The sale of Equity-Indexed Annuities has increased 45% the first 6 months of this year. I'm concerned that the vast majority of those sales are unsuitable for the investors buying them. Oversight by the Securities and Exchange Commission (SEC) and the National Association of Securities Dealers (NASD) is desperately needed to protect retirees from being taken to the cleaners by agents hungry for the large commission. Read on to find out how this oversight will benefit you.
For almost 2 years now, I've been warning people against buying Equity-Indexed Annuities. Hopefully, my articles have caused agents all across the country to lose sales. That's why I am regularly attacked and berated by agents. When I started, I was a 'lone voice in the wilderness'. Now, the SEC and the NASD are interested in the situation. The national media are covering the story more regularly. The chorus of voices calling for change is growing. For example, The Wall Street Journal had an article on October 15th that echoed my complaints.
Greater regulation and oversight of these products is needed because, even though they are technically an insurance product, they are being sold as an investment. Anyone looking at their sales literature can plainly see that. With promises of market gains and the 'guarantee' that you won't suffer any losses, this investment is promoted as the answer to all your concerns. Investors are buying it as an investment, not insurance. Therefore, they should be regulated as investments and not as insurance.
Investors will benefit if Equity-Indexed Annuities are classified as an investment. It will reduce, but not eliminate, the potential for abuse. Here's why.
First, being classified as an investment will result in better disclosure of the risks involved with this product. Equity-Indexed Annuities are complex products. Many of the agents selling them don't even understand their intricacies. Consumers are not adequately warned of the dangers they face in these products. Most think they can't lose money in this investment and that's simply not true.
For instance, many of those purchasing one of the most popular Equity-Indexed Annuities fail to realize that if they pull their money out of the contract when the contract matures that they won't receive the index-related returns they thought they would. In fact, those wanting a lump sum from this specific product after 10 years would be GUARANTEED of making a total return of about 1.5% for the entire 10 year period. Few would ever buy this investment if they clearly understood that.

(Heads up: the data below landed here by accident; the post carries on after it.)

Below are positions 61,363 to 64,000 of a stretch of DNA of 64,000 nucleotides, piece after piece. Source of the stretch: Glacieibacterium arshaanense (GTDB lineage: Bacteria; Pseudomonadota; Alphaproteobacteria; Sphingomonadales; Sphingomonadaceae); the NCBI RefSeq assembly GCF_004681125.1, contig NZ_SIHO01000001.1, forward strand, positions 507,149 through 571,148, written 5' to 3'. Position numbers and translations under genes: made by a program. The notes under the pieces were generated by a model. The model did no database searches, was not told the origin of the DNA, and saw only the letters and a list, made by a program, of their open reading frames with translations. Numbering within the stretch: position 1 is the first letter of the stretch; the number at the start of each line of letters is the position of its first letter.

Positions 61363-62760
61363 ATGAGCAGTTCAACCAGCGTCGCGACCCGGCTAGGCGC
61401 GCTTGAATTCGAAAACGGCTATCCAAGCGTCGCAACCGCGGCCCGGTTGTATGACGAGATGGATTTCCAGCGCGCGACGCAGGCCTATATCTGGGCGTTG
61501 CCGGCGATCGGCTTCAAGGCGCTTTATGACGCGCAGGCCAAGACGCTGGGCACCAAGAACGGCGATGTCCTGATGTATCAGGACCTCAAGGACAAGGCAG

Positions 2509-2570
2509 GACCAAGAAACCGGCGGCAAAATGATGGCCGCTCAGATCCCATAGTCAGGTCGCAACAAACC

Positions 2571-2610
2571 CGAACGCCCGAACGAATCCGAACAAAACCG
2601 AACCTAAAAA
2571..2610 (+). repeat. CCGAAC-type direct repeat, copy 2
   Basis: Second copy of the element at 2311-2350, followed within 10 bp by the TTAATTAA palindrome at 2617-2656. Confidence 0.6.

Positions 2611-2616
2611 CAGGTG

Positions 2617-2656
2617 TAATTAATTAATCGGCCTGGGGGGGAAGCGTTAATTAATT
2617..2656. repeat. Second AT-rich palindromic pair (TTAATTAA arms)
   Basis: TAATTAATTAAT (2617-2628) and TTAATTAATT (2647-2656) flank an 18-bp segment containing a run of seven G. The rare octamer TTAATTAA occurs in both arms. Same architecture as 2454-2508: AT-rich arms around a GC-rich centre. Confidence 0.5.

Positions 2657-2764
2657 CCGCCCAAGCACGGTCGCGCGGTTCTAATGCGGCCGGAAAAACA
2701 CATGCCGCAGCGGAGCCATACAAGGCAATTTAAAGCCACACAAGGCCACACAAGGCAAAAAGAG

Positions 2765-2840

Second, those selling investments are required to make sure that the investment they sell is suitable for the person they're selling it to. When a commission-based investment is sold, it is reviewed by compliance officers to verify suitability. Compliance officers closely scrutinize investment sales because it's their job to protect their firm from lawsuits and regulatory fines. And they know that their firms may be audited by the SEC.
No compliance officer would approve the sale of an Equity-Indexed Annuity for 100% of a person's investable assets-but I see those recommendations all the time. No compliance officer would approve of a transaction where the investor pays a large penalty on one annuity contract to transfer the money into an Equity-Indexed Annuity. This has become such a problem, though, that the NASD has issued warnings about it.
Third, the high commissions equity-indexed annuities offer create a huge conflict of interest for the advisor. If you were an advisor and had the choice of making 2% or 15% on an account, which would you choose? Is it any wonder equity-indexed annuities have become so popular?
The Wall Street Journal article arrives at the same conclusion that I have--older investors should avoid equity-indexed annuities. And yet, who are these agents going after the most? Older investors, of course, because they're the ones with the most assets.
Don't be surprised if in the not-too-distant future, new regulations emerge to reign in the wild-west world of equity-indexed annuities. Until that day arrives, don't fall for the equity-indexed annuity sales-pitch. There are much better ways to earn a decent market return with low risk, and you don't have to give up control of your money to do it.
Artice Source: http://www.articlesphere.com
Related Articles in Annuities
People interested in the above article are also interested in the related articles listed below:
Annuities are best for old people and people desiring to opt for it. However, many agents fake the annuity policy and claim unnecessary and illegal money from the insurers. This is normally done without taking into account the status of medical fitness and the health over the ageing persons. For younger generation the annuity proposal is the best but for older people opting for it without any medical certification lead to trouble ahead. It is best for senior citizens not to opt for annuities as it is not at all beneficial to them.
Are you thinking yourself... "How should I get the best deal on annuity rates?" If the answer is yes then you might be attracted to the following guidance on annuities. Taking just a short while to understand how the pension annuity system works could be worth thousands of pounds in the future. Straight from the off you should know that it is key that you shop between providers for the best annuity rates. Not completing this process will mean that you cannot be sure of the best rates. This could mean you miss out on a higher retirement income.
An annuity is simply a contract whereby for a fee you can be guaranteed an income for the entirety of your retired life. The regular income from an annuity can offer you security for when you retire. Annuities must not be taken lightly though and it is always recommended that you take the advice of a professional before decide to take up any annuities.